13. The mini-fridge

In my public library, we had a very unpopular director. He was a micro-managing mansplainer, in an environment that was 90% female. Literally everyone on staff hated him, and he either didn’t notice or didn’t care.

At some point, he decided our breakroom – upstairs from where the staff worked and steps from his office – was underutilized. To be fair, no one used it because the odds of bumping into him or another administrator was high, and nobody wanted to deal with that during lunch. His solution was to remove all the refrigerators and microwaves from the downstairs work rooms to force people to eat upstairs.

There was a mini-fridge/freezer in our youth workroom that had been there for as long as anyone could remember. Unpopular Director said it had to go, but don’t send it to be auctioned, he could use it in his office to keep water cool for VIPs. We had a Youth Librarian who had real anger issues, and a hot burning hatred for Director.

Without defrosting the refrigerator or cleaning it out, she unplugged it and left it in his office on a Thursday evening, when Director planned to be out Thursday-Monday. Over the weekend it defrosted, ruined the carpet in Director’s office and set up a lovely mildew-y smell. As far as I know, the Youth Librarian faced no consequences (Director was a little scared of her). Within three months, the downstairs fridge and microwave had been replaced.

When Youth Librarian retired, she handed out buttons to staff with a picture of the mini-fridge on it.

14. The chain email

When working for the federal government, our admin once sent out an email to the entire office that was a chain email claiming you would get a free computer if you forwarded it to X number of people. I was so annoyed! It was 2012, not 1994, so this was absurd. Several more people then did the same thing! I got so fed up with these emails that I replied all to one with a snip of the employee handbook that specifically forbade chain emails.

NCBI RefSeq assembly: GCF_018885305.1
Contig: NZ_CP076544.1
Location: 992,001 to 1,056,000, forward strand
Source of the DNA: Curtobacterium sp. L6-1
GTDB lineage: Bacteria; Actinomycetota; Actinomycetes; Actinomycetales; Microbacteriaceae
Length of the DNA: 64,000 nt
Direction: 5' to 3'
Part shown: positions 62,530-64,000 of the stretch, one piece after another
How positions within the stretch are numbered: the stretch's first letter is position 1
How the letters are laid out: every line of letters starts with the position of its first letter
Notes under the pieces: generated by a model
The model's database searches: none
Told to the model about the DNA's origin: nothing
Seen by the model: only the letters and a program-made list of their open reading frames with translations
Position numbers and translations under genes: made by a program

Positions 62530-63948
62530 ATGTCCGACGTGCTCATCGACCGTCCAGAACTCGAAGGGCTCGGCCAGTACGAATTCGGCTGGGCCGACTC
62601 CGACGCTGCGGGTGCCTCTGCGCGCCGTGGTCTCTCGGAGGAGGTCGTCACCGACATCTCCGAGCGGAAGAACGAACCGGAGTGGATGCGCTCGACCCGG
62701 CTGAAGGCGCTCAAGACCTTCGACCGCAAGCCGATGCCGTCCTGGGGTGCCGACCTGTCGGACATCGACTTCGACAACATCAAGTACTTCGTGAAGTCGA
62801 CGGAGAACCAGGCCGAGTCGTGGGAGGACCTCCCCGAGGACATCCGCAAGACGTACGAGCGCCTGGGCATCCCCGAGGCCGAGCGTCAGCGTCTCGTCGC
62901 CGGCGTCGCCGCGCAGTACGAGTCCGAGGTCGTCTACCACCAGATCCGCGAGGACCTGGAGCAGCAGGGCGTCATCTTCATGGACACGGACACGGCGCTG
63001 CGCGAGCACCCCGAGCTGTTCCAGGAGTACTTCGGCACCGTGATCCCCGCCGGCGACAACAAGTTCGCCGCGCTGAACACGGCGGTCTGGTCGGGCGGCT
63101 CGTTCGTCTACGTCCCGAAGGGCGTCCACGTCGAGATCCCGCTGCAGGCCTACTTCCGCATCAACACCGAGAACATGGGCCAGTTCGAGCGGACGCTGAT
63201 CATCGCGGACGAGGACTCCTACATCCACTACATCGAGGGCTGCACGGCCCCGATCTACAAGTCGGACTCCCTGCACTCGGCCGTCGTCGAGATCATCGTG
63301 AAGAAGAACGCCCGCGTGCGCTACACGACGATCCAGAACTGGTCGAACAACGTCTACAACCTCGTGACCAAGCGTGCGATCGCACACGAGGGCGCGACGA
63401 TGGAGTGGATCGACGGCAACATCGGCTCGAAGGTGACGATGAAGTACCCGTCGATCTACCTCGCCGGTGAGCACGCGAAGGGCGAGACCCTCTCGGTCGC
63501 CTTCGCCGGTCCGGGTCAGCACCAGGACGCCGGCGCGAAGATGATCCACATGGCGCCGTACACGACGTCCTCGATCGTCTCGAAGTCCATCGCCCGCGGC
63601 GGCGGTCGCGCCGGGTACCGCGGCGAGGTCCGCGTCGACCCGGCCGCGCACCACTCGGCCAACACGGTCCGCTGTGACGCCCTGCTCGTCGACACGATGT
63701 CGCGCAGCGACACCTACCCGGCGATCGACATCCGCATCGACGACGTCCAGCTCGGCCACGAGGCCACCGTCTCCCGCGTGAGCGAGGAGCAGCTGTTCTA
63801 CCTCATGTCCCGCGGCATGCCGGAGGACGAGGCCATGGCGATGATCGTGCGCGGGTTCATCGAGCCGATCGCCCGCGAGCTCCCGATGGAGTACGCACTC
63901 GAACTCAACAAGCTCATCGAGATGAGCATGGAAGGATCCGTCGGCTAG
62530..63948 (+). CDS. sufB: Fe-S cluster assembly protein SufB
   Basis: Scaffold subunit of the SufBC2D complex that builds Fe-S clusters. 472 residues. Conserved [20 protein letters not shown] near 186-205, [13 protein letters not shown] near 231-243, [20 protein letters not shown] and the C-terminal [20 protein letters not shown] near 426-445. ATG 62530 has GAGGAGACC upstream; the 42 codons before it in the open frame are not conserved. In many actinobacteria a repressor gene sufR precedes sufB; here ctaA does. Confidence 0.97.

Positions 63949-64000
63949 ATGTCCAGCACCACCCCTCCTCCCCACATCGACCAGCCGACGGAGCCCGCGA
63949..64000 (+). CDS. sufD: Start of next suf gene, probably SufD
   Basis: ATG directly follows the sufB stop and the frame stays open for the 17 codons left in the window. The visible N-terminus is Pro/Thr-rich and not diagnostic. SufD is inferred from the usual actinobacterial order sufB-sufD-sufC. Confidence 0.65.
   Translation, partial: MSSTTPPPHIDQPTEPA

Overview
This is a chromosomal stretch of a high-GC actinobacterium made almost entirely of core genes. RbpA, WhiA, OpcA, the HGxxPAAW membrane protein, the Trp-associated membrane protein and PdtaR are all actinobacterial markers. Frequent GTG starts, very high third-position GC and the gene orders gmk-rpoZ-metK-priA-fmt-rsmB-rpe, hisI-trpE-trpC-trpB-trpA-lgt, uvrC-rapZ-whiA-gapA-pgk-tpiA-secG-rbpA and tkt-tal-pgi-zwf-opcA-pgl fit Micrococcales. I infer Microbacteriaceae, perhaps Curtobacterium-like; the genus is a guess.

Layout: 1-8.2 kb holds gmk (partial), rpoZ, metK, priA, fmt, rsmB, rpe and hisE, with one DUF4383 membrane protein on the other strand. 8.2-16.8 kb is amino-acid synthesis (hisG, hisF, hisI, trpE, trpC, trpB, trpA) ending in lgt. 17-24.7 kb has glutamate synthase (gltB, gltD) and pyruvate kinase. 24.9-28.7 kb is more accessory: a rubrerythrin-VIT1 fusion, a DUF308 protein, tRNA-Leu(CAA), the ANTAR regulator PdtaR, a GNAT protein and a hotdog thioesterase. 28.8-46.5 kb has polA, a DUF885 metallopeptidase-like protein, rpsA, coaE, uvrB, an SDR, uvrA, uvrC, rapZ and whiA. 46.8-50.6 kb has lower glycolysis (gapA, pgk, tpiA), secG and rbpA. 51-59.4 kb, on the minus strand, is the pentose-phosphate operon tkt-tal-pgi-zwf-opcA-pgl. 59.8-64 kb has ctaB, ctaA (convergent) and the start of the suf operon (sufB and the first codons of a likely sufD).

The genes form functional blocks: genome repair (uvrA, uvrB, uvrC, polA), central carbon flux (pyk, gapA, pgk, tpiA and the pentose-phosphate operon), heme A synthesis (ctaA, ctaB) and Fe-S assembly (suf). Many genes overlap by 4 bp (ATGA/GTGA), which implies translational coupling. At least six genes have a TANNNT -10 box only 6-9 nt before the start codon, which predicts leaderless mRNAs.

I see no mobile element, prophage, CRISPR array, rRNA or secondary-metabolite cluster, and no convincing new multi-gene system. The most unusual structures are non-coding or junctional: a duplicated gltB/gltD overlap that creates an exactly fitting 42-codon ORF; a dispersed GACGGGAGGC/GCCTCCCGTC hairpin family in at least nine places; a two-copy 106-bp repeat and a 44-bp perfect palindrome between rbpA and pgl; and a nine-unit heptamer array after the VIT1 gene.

For the rest of my time there (two years), the admin gave me the full silent treatment. She would shut doors in my face, turn away from me if I tried to ask her a question, refuse to respond to any email I sent her, etc. Luckily, she was pretty useless at her job so I didn’t need her help with very much.

15. The Pythagorean theorem

Years ago, I worked in a math-adjacent field. One of my closest collaborators mispronounced “Pythagorean theorem” painfully and frequently. For some reason, this caused me to completely lose my head each and every time. Was this a sensible trigger? No. Could I let it lie? Heck no! I proceeded to bring in evidence that his pronunciation was not one of the accepted pronunciations in any English-speaking country. There were dictionaries. There were subject experts. My colleague insisted that he was correct and I was wrong … but as the bigger person, he would not nag me about MY misguided pronunciation.

Finally, I dragged him to our manager’s office to declare, like a petulant child, “Manager, coworker is pronouncing ‘Pythagorean theorem’ wrong!” She stared us down for a solid minute, scowled, and, in a tone of utter disgust, said, “Get out.” We left. I never won the argument, but I’m still right.